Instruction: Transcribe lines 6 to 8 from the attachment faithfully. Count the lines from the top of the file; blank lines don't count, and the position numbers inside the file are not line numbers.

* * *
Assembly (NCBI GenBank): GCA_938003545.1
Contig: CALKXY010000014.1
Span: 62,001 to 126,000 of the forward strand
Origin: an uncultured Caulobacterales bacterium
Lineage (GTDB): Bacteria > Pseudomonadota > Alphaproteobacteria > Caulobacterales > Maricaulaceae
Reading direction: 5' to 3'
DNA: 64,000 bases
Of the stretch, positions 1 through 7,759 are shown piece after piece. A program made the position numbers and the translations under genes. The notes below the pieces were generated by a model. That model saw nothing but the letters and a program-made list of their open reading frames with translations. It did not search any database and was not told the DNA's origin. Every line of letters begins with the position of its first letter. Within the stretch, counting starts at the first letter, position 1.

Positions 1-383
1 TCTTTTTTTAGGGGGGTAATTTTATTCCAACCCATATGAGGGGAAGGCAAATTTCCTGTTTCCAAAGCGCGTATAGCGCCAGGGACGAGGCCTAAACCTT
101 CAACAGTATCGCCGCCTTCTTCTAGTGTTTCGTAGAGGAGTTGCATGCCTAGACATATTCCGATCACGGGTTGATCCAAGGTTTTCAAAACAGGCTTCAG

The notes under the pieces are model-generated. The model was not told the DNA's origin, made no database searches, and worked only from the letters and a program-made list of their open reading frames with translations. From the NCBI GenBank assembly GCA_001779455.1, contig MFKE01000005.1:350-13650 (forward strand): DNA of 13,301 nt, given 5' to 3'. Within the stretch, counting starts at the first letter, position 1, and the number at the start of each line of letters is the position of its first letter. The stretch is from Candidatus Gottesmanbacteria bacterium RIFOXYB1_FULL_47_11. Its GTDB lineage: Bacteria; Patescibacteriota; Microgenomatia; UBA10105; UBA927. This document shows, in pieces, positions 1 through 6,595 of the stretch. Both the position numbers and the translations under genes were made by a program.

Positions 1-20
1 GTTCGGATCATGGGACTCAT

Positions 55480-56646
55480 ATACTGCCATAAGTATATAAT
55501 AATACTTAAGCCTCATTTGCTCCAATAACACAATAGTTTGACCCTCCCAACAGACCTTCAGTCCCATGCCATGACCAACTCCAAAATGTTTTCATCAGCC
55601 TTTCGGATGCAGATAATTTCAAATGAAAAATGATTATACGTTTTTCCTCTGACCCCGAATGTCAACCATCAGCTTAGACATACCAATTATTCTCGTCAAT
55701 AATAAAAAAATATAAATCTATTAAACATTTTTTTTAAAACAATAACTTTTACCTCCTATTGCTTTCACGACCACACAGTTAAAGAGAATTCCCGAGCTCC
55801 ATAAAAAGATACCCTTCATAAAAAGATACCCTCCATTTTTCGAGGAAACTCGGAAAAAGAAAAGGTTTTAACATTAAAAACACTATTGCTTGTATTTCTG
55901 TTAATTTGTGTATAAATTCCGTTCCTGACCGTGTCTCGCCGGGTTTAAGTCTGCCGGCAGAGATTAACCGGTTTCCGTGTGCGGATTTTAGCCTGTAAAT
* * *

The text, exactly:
Reading direction: 5' to 3'
DNA: 64,000 bases
Of the stretch, positions 1 through 7,759 are shown piece after piece. A program made the position numbers and the translations under genes. The notes below the pieces were generated by a model. That model saw nothing but the letters and a program-made list of their open reading frames with translations. It did not search any database and was not told the DNA's origin. Every line of letters begins with the position of its first letter. Within the stretch, counting starts at the first letter, position 1.